Ekululameni Graduation Ceremony

Last week I visited "Ekulameni" for the graduation ceremony under the motto "dis-ability is not in-ability". Our gathering lasted more than three hours and it was not much about speeches but about showing how much God has blessed our brothers and sisters with different gifts. 

The sang and presented a drama in which they showed how much their families struggle to accept them. They believe they are unable to be of help at home. Ekululameni has proved them wrong. 

In fact, one of the most moving moment was when one of them, without arms, sliced a potato with her feet. Not sure the video is good enough for everyone to see but I hope it will help you get an idea.

Many of them got their certificates at the end of their courses in sewing, carpentry, crafts... I was then asked to address them all (students and their families). Our gathering seemed to be a copy of the Gospel I had read in the morning (Mt 15: 29 - 31):
"Jesus went on from there and reached the shores of the Lake of Galilee, and he went up onto the mountain. He took his seat,  and large crowds came to him bringing the lame, the crippled, the blind, the dumb and many others; these they put down at his feet, and he cured them.  The crowds were astonished to see the dumb speaking, the cripples whole again, the lame walking and the blind with their sight, and they praised the God of Israel."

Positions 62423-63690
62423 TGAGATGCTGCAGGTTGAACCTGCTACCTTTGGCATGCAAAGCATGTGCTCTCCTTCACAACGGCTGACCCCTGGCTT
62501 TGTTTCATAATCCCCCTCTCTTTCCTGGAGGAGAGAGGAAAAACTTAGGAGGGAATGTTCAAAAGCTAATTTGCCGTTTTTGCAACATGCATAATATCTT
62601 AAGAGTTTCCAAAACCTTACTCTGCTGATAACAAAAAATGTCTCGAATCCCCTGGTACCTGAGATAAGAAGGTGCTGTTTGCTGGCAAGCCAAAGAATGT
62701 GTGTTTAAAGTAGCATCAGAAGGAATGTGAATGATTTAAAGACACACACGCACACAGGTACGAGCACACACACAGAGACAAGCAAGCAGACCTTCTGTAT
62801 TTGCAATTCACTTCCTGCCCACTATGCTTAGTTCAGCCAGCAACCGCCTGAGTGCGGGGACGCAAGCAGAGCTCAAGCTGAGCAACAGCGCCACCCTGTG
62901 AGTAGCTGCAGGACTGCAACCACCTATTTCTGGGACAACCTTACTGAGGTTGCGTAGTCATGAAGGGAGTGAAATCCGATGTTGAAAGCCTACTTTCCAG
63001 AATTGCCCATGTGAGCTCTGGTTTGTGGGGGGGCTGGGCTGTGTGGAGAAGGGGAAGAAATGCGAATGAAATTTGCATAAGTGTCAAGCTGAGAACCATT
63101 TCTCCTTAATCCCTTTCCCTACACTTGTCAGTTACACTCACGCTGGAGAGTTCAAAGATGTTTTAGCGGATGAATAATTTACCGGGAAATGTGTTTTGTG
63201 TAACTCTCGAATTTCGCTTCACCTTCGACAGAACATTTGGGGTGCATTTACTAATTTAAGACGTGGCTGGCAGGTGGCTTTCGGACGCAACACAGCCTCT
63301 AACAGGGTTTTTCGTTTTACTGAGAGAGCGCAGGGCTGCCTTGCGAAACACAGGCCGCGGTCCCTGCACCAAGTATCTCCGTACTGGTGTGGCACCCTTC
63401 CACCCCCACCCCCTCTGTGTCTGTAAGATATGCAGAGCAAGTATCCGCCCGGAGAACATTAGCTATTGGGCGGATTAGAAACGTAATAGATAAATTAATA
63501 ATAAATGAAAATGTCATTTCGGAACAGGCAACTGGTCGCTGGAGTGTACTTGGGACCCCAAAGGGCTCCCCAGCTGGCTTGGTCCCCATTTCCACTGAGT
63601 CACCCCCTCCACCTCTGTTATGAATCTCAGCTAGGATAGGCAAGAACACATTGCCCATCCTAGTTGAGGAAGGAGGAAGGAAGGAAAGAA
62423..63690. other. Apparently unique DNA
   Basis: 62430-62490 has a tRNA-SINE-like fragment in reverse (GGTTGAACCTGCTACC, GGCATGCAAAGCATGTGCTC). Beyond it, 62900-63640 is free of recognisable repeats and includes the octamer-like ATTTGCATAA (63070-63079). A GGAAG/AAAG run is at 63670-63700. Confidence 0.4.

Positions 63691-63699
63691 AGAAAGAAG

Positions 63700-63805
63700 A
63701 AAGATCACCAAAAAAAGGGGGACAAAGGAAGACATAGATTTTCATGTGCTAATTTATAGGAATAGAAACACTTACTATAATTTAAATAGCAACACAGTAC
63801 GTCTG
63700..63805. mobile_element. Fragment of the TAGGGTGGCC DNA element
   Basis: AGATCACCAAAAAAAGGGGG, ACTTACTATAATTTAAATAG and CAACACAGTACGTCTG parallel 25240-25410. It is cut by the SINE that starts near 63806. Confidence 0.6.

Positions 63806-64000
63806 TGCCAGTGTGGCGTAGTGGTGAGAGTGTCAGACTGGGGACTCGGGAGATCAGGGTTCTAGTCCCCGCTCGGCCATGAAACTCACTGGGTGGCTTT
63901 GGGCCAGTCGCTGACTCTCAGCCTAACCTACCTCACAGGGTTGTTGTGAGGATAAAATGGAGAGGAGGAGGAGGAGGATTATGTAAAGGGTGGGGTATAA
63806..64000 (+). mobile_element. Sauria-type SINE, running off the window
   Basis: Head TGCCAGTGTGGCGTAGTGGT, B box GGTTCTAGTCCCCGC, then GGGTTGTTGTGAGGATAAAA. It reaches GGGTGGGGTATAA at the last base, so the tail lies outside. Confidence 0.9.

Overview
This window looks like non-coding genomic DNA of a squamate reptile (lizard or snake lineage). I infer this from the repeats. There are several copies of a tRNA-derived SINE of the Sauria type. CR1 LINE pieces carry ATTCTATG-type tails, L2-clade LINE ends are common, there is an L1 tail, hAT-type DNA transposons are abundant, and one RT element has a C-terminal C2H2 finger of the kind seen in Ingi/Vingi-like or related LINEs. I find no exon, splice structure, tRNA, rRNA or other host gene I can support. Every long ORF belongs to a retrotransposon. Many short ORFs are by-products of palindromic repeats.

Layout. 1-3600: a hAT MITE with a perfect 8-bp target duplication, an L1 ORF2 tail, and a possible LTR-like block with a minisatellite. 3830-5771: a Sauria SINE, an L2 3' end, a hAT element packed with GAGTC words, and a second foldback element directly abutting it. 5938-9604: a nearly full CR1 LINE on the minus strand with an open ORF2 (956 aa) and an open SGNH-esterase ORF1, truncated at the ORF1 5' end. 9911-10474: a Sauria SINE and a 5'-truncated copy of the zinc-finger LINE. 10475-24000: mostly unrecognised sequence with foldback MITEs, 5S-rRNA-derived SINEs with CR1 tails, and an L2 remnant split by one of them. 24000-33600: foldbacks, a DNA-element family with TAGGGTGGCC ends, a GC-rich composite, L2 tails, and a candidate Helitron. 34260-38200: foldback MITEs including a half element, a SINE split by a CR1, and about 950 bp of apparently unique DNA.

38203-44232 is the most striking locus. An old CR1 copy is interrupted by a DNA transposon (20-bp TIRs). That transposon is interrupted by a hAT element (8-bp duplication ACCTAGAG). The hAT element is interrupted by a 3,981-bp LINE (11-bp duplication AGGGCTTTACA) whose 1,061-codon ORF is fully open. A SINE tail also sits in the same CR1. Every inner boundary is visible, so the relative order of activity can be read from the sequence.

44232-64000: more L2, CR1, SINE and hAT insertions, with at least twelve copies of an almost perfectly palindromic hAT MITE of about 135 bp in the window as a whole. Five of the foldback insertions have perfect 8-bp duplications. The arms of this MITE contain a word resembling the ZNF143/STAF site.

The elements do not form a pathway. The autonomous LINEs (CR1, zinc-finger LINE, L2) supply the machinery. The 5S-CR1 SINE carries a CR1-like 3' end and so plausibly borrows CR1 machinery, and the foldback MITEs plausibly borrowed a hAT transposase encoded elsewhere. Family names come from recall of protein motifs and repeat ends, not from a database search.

Blind, deaf, lame going to Jesus and being healed by him. We, at Ekululameni, were witnessing a God who was giving them back their dignity.

I wondered with them why is it that as Christians we seem to talk so much about love, loving each other as Jesus loved us and so on but then we seem to leave the disable out of the picture.

I then told them I believe that the familiar text of Matthew 25: “Come, you whom my Father has blessed, take as your heritage the kingdom prepared for you since the foundation of the world.  For I was hungry and you gave me food, I was thirsty and you gave me drink, I was a stranger and you made me welcome..." will also include "I was a disable and you welcomed / not welcomed me..."

As we always say, so much has been done for them in our diocese but so much needs to be done to help their families understand that dis-ability is not in-ability.


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Bishop of the Diocese of Manzini (Swaziland)

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